San Diego Attorney Sentenced for Tax Crimes
WASHINGTON – A San Diego attorney was sentenced by U.S. District Judge John A. Houston to 10 months in prison for evading taxes on at least $3 million in unreported income from 2000 to 2002, the Department of Justice and Internal Revenue Service (IRS) announced today. Judge Houston also ordered Craig Shaber, the attorney, to pay $555,000 in restitution to the IRS and to serve three years of supervised release. Shaber was indicted on conspiracy and tax evasion charges on Aug. 14, 2009, and subsequently pleaded guilty to tax evasion on Oct. 21, 2010.
According to the indictment, plea agreement and other documents filed in U.S. District Court in San Diego, between 1999 and 2002, Shaber and Steven Wright, a San Diego accountant, fraudulently acquired control of numerous public shell companies by, among other things, installing nominee officers and directors and submitting false registration statements and reports to the U.S. Securities and Exchange Commission (SEC) and the National Association of Security Dealers (NASD). Shaber and Wright earned millions of dollars from the sale of the public shell companies and deposited the proceeds into bank accounts in the names of Bonaventure Capital Ltd., International Solutions and one of Shaber’s client trust accounts. In 2002, Shaber and Wright received $260,000 in cash from the sale of one of the companies. In 2003, the SEC filed a complaint related to Shaber’s and Wright’s conduct selling the public shell companies.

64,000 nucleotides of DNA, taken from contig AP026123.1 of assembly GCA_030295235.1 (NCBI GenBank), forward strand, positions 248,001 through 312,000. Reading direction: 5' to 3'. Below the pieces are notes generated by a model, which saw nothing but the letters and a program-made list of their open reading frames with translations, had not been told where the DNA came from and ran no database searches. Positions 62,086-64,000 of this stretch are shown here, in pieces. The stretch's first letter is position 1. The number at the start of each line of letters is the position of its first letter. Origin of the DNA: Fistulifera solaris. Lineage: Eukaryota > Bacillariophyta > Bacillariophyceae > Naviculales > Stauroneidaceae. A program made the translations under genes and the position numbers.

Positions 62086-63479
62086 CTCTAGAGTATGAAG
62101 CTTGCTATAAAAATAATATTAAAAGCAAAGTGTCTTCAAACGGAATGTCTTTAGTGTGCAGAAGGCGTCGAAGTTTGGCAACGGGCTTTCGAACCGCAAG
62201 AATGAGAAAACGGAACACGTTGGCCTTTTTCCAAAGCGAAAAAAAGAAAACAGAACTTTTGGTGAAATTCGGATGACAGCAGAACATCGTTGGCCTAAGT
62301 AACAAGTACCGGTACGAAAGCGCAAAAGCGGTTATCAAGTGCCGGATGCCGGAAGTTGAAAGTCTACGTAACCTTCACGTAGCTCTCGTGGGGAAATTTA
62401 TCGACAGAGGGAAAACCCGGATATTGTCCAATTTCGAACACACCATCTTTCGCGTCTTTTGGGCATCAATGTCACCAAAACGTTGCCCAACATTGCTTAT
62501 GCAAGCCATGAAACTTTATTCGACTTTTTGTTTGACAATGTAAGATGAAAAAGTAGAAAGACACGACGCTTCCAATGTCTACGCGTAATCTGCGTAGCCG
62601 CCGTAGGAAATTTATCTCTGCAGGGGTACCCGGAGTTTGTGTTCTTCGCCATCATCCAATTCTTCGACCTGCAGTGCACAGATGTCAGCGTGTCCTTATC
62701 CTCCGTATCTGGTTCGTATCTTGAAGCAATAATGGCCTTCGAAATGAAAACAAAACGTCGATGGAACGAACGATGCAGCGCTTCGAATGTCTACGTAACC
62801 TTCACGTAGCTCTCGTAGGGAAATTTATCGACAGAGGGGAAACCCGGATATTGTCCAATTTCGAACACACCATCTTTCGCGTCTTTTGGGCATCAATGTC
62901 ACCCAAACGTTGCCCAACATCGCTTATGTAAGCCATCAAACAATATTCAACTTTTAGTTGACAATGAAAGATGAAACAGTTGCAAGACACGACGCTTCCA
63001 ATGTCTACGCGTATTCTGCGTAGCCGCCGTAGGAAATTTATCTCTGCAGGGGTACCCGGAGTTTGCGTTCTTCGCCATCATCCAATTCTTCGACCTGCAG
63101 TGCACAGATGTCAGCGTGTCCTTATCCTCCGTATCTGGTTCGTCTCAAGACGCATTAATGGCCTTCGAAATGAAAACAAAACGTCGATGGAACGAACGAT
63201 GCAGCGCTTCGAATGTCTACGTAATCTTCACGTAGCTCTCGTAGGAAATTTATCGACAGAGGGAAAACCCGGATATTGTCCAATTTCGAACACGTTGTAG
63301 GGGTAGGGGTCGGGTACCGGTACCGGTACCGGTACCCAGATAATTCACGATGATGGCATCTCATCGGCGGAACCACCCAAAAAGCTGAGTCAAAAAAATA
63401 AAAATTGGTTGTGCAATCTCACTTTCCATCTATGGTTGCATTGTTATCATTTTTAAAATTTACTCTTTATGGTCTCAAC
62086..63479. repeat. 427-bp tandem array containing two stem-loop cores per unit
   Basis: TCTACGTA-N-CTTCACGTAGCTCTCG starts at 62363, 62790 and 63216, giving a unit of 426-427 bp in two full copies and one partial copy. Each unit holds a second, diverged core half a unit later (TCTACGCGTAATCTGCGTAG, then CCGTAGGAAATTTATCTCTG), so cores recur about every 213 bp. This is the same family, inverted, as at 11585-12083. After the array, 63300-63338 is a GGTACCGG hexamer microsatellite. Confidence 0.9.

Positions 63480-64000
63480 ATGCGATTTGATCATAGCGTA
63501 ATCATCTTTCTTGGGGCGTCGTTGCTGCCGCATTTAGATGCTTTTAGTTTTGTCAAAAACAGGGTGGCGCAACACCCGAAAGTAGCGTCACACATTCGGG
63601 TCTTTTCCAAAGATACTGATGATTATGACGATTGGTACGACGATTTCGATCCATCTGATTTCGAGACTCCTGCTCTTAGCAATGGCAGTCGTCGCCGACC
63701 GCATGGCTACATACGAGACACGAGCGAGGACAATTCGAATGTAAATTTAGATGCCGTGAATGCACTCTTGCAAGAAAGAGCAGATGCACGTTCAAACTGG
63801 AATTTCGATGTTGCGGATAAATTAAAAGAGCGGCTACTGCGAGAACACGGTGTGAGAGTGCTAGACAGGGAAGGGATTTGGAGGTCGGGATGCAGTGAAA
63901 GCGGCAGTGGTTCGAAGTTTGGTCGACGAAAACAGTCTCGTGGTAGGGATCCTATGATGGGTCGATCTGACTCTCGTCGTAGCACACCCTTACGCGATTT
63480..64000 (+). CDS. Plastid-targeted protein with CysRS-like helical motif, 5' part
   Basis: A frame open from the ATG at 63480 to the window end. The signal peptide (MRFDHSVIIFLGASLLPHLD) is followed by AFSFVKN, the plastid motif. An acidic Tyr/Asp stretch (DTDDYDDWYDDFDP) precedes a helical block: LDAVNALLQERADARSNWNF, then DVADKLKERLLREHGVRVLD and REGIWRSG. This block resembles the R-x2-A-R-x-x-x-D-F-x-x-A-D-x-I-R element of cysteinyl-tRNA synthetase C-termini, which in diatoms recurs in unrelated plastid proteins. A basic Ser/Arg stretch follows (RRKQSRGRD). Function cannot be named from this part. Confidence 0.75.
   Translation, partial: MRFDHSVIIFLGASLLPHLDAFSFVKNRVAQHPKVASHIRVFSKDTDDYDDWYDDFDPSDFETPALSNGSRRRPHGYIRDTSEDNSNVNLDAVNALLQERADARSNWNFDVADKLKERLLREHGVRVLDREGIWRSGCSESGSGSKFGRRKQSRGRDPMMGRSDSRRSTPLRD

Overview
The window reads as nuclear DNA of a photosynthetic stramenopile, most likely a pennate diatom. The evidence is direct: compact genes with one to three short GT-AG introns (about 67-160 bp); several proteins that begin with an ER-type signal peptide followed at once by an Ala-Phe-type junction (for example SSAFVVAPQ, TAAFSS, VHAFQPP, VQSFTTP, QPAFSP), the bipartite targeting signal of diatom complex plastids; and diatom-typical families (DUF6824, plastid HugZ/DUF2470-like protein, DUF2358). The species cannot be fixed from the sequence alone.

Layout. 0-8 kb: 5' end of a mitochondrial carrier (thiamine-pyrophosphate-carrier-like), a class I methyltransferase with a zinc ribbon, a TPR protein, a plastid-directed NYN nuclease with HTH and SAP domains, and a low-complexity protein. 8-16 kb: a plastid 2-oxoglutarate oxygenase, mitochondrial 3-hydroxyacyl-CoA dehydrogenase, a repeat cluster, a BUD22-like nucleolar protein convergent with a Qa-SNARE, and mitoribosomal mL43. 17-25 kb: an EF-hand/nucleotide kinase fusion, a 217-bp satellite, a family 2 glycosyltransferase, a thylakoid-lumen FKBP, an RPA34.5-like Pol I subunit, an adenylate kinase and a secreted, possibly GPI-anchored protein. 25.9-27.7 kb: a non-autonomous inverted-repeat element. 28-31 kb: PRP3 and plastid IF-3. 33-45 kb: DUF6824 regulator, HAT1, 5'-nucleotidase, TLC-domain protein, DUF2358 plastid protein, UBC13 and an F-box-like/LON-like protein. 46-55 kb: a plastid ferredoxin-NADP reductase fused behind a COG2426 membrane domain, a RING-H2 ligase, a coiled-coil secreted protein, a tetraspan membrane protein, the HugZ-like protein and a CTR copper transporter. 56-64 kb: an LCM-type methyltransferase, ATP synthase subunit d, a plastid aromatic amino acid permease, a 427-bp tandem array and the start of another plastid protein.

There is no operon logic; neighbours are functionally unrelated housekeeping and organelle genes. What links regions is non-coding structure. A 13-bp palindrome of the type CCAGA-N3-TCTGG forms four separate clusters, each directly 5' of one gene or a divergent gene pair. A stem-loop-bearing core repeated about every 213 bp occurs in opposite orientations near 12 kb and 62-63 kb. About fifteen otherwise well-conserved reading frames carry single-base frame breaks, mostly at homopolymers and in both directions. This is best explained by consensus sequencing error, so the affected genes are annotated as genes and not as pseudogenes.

Shaber then evaded taxes on the millions of dollars earned from the sale of the public shell companies. He withdrew the proceeds from the bank accounts for his own personal benefit in such a way that it concealed the fact that he received income from the stock scheme. Shaber disbursed these funds to various bank accounts in the names of nominee entities that he controlled and used accounts in the names of nominee entities to pay for personal expenses to help conceal his receipt of the income. Some of the nominee entities held title to various assets, which also helped conceal Shaber’s receipt of taxable income and his control over some of these assets.
The department said that Shaber also filed false individual federal income tax returns from 2000 to 2002 that failed to report income earned from the shell company scheme. Shaber and Wright also caused the filing of false corporate federal income tax returns that helped disguise their receipt of taxable income. According to the indictment, Shaber used the proceeds from the shell company scheme to purchase numerous luxury items, including his personal residence in Coronado, Calif., a McDonnell Douglas helicopter, a World War II-era Tigercat airplane, a Plymouth Prowler, a Porsche 996 Turbo and artwork.
Wright was sentenced on March 21, 2011, before U.S. District Judge Marilyn L. Huff in San Diego to three months in prison, three months community confinement and three years of supervised release. Wright also was ordered to pay a $2,000 fine and $378,000 in restitution for evading more than $380,000 in taxes from 2000 to 2002. Wright previously pleaded guilty on Aug. 14, 2009, and cooperated with the government in the prosecution of Shaber.
These cases are being prosecuted by Tax Division trial attorneys Christopher Maietta and Timothy J. Stockwell, and were investigated by the IRS-Criminal Investigation Division. Additional information about the Justice Department’s Tax Division and its enforcement efforts may be found at www.usdoj.gov/tax.